We conclude first part by adding authorization to the application. We begin by limiting users access to pages. No user should be able to see pages of other departments. This provides only partial security to the project, since the user is still able to use ‘all application functions’ page or edit URL in the browser to do any action. We will call it page level authorization.

Then, we limit users ability to perform actions themselves. Even if user opens ‘all application functions’ page or edits url in the browser, he will be allowed to perform only functions specific to his department. We will call it function level authorization.

New requirements: user is not able to see pages of departments he does not belong to. User is able to perform only his departmental functions. Only exception to previous rules is administrator, who can perform both administrative and repair functions.

Page Authorization

Page level authorization is done with roles filter. Parameter part of the filter may contain any number of roles. Logged user can access page only if he has all supplied roles.

As usual, roles filter is configured in Shiro.ini file:

[urls]
# force ssl for login page
/simpleshirosecuredapplication/account/login.jsp=ssl[8443],authc

# only users with some roles are allowed to use role-specific pages 
/simpleshirosecuredapplication/repairmen/**=authc, roles[repairman]
/simpleshirosecuredapplication/sales/**=authc, roles[sales]
/simpleshirosecuredapplication/scientists/**=authc, roles[scientist]
/simpleshirosecuredapplication/adminarea/**=authc, roles[Administrator]

# enable authc filter for the all application pages; as Shiro reads urls from up to down, must be last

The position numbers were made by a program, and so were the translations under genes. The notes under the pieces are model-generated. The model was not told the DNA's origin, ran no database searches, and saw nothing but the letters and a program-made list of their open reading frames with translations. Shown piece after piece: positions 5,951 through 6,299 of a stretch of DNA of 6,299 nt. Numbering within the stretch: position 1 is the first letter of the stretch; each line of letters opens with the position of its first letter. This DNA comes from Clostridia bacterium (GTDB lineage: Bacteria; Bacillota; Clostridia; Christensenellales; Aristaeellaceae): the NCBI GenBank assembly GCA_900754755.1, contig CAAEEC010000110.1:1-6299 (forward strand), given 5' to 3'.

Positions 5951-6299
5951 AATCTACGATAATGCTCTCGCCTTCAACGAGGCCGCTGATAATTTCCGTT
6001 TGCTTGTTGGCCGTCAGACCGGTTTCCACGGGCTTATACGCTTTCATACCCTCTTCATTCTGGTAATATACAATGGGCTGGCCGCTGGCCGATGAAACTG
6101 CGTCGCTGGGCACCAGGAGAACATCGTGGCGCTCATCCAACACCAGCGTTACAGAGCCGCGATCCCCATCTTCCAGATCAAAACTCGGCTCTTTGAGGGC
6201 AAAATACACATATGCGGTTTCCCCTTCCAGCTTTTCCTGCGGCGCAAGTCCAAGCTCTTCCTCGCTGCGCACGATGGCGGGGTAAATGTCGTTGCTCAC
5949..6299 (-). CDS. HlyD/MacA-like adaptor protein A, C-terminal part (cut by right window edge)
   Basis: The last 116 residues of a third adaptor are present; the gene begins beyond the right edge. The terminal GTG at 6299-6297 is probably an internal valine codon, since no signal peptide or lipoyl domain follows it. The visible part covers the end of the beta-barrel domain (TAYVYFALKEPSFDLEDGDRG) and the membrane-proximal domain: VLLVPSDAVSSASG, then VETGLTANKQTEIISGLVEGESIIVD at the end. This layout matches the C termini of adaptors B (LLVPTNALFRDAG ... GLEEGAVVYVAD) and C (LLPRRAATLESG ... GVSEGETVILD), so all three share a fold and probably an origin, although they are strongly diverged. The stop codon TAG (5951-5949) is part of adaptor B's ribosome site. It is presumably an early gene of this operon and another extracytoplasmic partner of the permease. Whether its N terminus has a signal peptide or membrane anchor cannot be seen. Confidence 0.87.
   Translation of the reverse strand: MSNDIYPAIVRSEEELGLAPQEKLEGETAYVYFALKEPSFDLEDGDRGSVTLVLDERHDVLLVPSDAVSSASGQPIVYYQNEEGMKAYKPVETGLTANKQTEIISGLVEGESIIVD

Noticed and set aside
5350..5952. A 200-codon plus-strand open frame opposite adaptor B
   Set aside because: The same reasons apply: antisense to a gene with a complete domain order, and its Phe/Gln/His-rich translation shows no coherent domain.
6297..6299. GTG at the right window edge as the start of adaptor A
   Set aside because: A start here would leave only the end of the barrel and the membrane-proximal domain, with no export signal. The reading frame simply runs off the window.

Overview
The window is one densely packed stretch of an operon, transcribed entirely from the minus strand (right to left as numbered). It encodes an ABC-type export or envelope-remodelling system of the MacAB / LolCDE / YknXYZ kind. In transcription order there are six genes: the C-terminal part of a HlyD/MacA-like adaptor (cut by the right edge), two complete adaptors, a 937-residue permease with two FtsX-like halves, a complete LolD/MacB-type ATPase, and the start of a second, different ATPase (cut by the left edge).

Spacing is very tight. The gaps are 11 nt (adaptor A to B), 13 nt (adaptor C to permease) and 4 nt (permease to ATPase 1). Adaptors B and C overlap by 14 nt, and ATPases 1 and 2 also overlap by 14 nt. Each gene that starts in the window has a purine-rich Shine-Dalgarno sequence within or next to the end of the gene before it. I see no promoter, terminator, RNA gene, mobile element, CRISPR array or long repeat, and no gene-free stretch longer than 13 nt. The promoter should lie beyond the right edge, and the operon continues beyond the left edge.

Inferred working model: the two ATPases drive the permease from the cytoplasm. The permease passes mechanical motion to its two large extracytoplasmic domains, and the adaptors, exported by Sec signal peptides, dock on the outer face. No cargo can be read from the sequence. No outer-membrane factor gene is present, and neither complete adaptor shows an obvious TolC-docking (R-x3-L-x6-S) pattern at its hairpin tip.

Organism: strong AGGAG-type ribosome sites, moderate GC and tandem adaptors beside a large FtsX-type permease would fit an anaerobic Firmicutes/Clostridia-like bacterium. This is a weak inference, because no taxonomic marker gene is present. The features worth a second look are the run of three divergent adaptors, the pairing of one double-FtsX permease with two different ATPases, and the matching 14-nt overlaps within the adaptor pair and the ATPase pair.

/simpleshirosecuredapplication/**=authc

Test whether security works: log in as any sales user, click home, click ‘repairmen page’ link. You will see an ugly error.

We finish page authorization and replace error with redirect to an error page. Default Shiro filters have property unauthorizedUrl. In case of unauthorized access, the filter will redirect user to specified url.

[main]
# redirect to an error page if user does not have access rights
roles.unauthorizedUrl = /simpleshirosecuredapplication/account/accessdenied.jsp

accessdenied.jsp:

<body>
Sorry, you do not have access rights to that area.
</body>

Functions Authorization

All departmental pages are secured now. However, any user can still perform any function on ‘all application functions’ page. Moreover, any logged user can edit url and thus do any action. For example, if you log in as sales and put https://localhost:8443/simpleshirosecuredapplication/masterservlet?action=MANAGE_REPAIRMEN into url, the application will perform manage repairmen function too (then it will throw null pointer exception, but security breach was already done).

We assign unique permission to each function. They are in split into groups:

  • all permissions are in “functions” group,
  • all administrative permissions are in “manage” group,
  • all repair permissions are in “repair” group,
  • all sale permissions are in “sale” group,
  • all science permissions are in “science” group.

Shiro supports multi-level permissions represented as strings. Levels are separated with symbol ‘:’. E.g. “functions:manage:repairmen” has three levels: “functions”, “manage” and “repairman”. Multi-level permissions allow for easy permissions grouping. For example, science group belongs to functions group and contains three permissions:

  • functions:science:research,
  • functions:science:writearticle,
  • functions:science:preparetalk.

Actions verify logged user permissions before doing their job:

public String doIt() {
    String neededPermission = getNeededPermission();
    // acquire logged user and check permission
    if (SecurityUtils.getSubject().isPermitted(neededPermission))
        return "Function " + getName() + " run succesfully.";

    throw new UnauthorizedException("Logged user does not have " + neededPermission + " permission");
}

NOTE: Another way how to achieve the same goal is through annotations.

The PerformFunctionAndGoBackServlet servlet catches authorization exception and converts it into error message:

private String performAction(String actionName) {
    try {
        Actions action = findAction(actionName);
        String result = action == null ? null : action.doIt();
        log.debug("Performed function with result: " + result);
        return result;
    } catch (ShiroException ex) {